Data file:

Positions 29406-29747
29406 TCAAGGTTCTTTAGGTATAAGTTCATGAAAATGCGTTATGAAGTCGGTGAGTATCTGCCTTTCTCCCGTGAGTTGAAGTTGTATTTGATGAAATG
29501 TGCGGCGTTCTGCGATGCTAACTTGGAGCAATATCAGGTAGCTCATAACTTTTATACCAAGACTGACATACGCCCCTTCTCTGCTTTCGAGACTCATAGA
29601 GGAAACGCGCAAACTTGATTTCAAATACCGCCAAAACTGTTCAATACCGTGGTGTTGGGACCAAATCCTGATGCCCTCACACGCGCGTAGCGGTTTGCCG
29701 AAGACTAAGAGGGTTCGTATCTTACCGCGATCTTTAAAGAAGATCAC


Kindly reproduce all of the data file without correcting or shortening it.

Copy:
Positions 29406-29747
29406 TCAAGGTTCTTTAGGTATAAGTTCATGAAAATGCGTTATGAAGTCGGTGAGTATCTGCCTTTCTCCCGTGAGTTGAAGTTGTATTTGATGAAATG
29501 TGCGGCGTTCTGCGATGCTAACTTGGAGCAATATCAGGTAGCTCATAACTTTTATACCAAGACTGACATACGCCCCTTCTCTGCTTTCGAGACTCATAGA
29601 GGAAACGCGCAAACTTGATTTCAAATACCGCCAAAACTGTTCAATACCGTGGTGTTGGGACCAAATCCTGATGCCCTCACACGCGCGTAGCGGTTTGCCG
29701 AAGACTAAGAGGGTTCGTATCTTACCGCGATCTTTAAAGAAGATCAC